Grayling defends prison places move

Harwich and Manningtree Standard: Justice Secretary Chris Grayling has defended moves to cope with an increase in prisoner numbers Justice Secretary Chris Grayling has defended moves to cope with an increase in prisoner numbers

Justice Secretary Chris Grayling has said he is taking "sensible steps" to deal with a rise in prisoner numbers after it was reported that 34 full and overcrowded jails are being told to make room for more offenders.

Labour said the news that 40 institutions - all but six already at full capacity or beyond - need to find room for extra inmates is t he consequence of the Government's decision to shut 17 other jails, and accused ministers of "incompetence".

But Mr Grayling said he was simply using "spare capacity" to deal with a small increase - and was also recruiting up to 100 prison officers on short-term contracts - and would "make no apology" that more criminals were being put behind bars.

The BBC said it had seen documents which showed the prisons in England and Wales had been told to raise their "operational capacity" in the next two months to accept 440 more inmates between them.

Bedford, Durham, Leeds, Leicester, Lincoln, Brixton, Pentonville and Wandsworth are said to be among those affected.

Shadow justice secretary Sadiq Khan said: "David Cameron must accept that the decision to close down 17 prisons was wrong. Because of his ministers' incompetence they've created an acute shortage of space.

"Things are so bad they've had to resort to holding prisoners in police cells and they've moved serious and violent prisoners into open jails.

"Their latest desperate measure is to stuff more and more prisoners into already dangerously overcrowded prison cells.

"But a quart into a pint pot won't go. This type of environment will do nothing to rehabilitate prisoners or to reduce crime and is yet another example of the Government failure in this area."

Mr Grayling hit back: "We have had a small increase in prison population in the last few months. And as a result, we've opened up some of our reserve capacity.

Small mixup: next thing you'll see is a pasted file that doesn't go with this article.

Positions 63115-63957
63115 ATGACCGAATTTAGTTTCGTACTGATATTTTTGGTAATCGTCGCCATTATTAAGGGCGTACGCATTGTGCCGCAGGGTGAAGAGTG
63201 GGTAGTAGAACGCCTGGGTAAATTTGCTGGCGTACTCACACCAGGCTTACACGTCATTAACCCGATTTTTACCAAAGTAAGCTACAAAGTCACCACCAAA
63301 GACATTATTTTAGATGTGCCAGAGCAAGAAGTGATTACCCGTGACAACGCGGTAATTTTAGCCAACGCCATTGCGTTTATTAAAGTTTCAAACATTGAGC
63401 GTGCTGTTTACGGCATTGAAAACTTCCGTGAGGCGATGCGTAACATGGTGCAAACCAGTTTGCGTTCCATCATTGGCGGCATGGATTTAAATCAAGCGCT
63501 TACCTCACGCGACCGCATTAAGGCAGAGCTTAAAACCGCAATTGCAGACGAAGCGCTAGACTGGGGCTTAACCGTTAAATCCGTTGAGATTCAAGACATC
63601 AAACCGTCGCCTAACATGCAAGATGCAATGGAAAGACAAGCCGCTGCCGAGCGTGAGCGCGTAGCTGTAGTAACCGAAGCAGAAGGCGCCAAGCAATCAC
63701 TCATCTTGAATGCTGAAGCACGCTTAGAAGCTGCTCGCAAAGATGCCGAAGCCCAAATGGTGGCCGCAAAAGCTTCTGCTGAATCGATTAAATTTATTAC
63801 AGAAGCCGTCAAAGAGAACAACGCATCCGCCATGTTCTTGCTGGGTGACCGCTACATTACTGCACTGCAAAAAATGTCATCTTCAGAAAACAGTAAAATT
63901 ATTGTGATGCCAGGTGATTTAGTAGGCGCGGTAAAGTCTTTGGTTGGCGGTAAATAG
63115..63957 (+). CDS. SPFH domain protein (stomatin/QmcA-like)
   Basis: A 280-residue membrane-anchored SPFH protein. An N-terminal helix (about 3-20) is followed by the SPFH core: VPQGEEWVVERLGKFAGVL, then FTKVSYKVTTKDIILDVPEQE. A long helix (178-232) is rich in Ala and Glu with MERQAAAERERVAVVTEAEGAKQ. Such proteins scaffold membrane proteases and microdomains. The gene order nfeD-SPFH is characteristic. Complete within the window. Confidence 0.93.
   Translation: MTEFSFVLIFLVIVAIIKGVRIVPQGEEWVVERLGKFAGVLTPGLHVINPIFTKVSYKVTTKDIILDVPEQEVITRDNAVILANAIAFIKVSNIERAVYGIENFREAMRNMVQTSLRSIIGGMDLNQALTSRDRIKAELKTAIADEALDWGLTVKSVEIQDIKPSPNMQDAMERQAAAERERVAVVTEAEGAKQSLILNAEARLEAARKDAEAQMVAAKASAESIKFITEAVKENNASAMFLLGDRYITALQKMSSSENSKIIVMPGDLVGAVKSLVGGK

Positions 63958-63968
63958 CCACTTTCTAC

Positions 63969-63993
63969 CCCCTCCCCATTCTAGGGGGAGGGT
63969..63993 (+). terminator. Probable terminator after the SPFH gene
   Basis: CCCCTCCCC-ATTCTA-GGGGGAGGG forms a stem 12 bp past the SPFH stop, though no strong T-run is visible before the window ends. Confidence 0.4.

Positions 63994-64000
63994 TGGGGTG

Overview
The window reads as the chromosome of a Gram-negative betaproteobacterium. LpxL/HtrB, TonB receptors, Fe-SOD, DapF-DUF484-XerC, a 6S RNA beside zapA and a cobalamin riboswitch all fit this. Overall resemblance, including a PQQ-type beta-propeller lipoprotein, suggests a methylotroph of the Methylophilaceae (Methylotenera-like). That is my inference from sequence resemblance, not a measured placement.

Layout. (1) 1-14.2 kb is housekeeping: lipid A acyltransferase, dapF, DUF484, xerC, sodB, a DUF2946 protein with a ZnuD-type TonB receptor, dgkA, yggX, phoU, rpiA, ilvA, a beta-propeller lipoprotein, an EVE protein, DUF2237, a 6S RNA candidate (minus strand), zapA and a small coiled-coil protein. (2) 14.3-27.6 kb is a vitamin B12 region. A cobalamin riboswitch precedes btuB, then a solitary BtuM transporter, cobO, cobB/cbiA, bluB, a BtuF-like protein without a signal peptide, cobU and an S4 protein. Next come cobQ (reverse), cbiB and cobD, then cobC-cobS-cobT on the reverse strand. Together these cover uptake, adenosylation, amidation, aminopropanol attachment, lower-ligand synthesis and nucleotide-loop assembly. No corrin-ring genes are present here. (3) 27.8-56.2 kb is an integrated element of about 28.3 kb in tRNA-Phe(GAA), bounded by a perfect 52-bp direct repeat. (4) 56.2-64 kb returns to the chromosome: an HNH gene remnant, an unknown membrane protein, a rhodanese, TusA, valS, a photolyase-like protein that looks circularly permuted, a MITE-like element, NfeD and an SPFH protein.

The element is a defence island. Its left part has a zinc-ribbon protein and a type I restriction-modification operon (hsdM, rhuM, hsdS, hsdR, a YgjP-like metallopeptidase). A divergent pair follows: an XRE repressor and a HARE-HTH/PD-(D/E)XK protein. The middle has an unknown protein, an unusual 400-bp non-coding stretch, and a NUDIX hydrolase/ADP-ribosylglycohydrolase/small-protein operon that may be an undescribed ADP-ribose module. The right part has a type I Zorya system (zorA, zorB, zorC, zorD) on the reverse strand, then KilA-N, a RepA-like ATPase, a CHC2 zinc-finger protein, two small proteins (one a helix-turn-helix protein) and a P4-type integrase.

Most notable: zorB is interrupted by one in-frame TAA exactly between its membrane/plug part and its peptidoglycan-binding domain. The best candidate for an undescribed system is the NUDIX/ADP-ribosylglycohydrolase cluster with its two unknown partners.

"To do this we are planning to take on a number of former prison officers - up to 100 - on short-term contracts. We're also opening 2,000 additional adult male prison places over the next nine months as part of my commitment to ensure we go into the next election with more adult male places than we inherited in 2010."

He went on: "I make no apology that we are sending more criminals to prison - that's what the public want. I'm just taking sensible steps to make sure we can accommodate everyone the court sends to us.

"I'll take no lessons on this issue from the Labour Party who let thousands of dangerous prisons out on to our streets early because they failed to provide enough places."

Juliet Lyon, director of the Prison Reform Trust, said: " Instead of indulging in political mudslinging, ministers and Opposition shadows must wake up to the damage they are doing to a respected public service.

"Prisons are struggling against a tide of rising prison numbers, budget cuts, reduced staffing levels, recruitment and sickness problems and an increase in serious assaults and suicide in custody.

"Solutions lie not in warehousing more people or exploiting fear of crime but in authoritative leadership to ensure that offenders make amends to victims, break addictions and take responsibility for their lives.

"One look at prison reconviction rates - half of all prisoners reconvicted within one year of release - would show any sensible person that cramming more and more people into bleak prison cells is no way to reduce reoffending."

Labour has also called for a spending watchdog investigation into the Government's decision to pay for an additional 412 places this year so far in privately-run prisons to help address pressures.

Prisons Minister Jeremy Wright revealed in an answer to a parliamentary question tabled by Mr Khan that the places had been secured for between six and 11 months - but declined to reveal the cost to the taxpayer.

Mr Wright said that information was "commercially sensitive".

But Mr Khan suggested that the Government was "embarrassed" to admit the amount it had paid and he has written to the chair of the Commons Public Accounts Committee - Labour MP Margaret Hodge - requesting an investigation.

"This shortage of space is a crisis of the Government's making, and as a result of their actions they have had to resort to the emergency step of buying extra spaces from private providers," he told her.

"This is an option of last resort and is known to be very costly.

"My concern is that the true cost of the Government's actions is being withheld from the public simply to hide ministers' embarrassment at this crisis being one they created. This is unacceptable."

A recent report by the committee criticised the handling of the prison closure programme.

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